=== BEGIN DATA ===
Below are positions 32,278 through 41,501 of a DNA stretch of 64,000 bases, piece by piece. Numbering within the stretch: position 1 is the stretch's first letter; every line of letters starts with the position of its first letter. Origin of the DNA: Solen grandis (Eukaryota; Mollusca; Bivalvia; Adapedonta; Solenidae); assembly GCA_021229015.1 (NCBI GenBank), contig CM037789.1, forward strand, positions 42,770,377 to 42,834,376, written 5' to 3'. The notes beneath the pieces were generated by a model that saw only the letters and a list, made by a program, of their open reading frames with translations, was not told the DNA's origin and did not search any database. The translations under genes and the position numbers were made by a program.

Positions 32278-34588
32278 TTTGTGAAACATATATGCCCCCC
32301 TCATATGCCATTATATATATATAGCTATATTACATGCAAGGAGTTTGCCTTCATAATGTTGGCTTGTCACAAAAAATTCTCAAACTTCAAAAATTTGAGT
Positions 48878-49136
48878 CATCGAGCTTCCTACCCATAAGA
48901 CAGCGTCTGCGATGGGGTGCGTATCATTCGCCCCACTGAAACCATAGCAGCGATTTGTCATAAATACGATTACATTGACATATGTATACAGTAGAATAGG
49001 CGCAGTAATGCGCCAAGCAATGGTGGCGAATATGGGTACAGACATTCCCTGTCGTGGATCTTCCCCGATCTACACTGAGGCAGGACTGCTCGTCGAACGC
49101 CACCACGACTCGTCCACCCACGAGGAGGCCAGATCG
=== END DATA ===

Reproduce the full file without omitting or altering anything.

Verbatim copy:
Below are positions 32,278 through 41,501 of a DNA stretch of 64,000 bases, piece by piece. Numbering within the stretch: position 1 is the stretch's first letter; every line of letters starts with the position of its first letter. Origin of the DNA: Solen grandis (Eukaryota; Mollusca; Bivalvia; Adapedonta; Solenidae); assembly GCA_021229015.1 (NCBI GenBank), contig CM037789.1, forward strand, positions 42,770,377 to 42,834,376, written 5' to 3'. The notes beneath the pieces were generated by a model that saw only the letters and a list, made by a program, of their open reading frames with translations, was not told the DNA's origin and did not search any database. The translations under genes and the position numbers were made by a program.

Positions 32278-34588
32278 TTTGTGAAACATATATGCCCCCC
32301 TCATATGCCATTATATATATATAGCTATATTACATGCAAGGAGTTTGCCTTCATAATGTTGGCTTGTCACAAAAAATTCTCAAACTTCAAAAATTTGAGT
Positions 48878-49136
48878 CATCGAGCTTCCTACCCATAAGA
48901 CAGCGTCTGCGATGGGGTGCGTATCATTCGCCCCACTGAAACCATAGCAGCGATTTGTCATAAATACGATTACATTGACATATGTATACAGTAGAATAGG
49001 CGCAGTAATGCGCCAAGCAATGGTGGCGAATATGGGTACAGACATTCCCTGTCGTGGATCTTCCCCGATCTACACTGAGGCAGGACTGCTCGTCGAACGC
49101 CACCACGACTCGTCCACCCACGAGGAGGCCAGATCG